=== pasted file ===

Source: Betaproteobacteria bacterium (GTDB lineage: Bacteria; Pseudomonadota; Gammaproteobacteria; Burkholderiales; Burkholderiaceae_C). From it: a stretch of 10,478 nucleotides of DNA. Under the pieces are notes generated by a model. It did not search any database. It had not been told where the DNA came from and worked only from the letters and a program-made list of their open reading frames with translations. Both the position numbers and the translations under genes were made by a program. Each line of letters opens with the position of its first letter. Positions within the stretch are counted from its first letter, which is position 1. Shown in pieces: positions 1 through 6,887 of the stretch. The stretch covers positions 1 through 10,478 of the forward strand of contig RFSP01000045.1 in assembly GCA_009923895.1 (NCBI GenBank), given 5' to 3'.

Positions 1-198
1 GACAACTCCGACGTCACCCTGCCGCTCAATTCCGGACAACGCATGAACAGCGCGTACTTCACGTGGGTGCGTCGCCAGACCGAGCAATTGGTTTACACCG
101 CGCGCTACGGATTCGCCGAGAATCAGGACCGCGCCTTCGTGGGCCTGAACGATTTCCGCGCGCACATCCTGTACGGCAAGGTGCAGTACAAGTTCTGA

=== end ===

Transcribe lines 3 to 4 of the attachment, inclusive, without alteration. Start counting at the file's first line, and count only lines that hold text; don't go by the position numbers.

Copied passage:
1 GACAACTCCGACGTCACCCTGCCGCTCAATTCCGGACAACGCATGAACAGCGCGTACTTCACGTGGGTGCGTCGCCAGACCGAGCAATTGGTTTACACCG
101 CGCGCTACGGATTCGCCGAGAATCAGGACCGCGCCTTCGTGGGCCTGAACGATTTCCGCGCGCACATCCTGTACGGCAAGGTGCAGTACAAGTTCTGA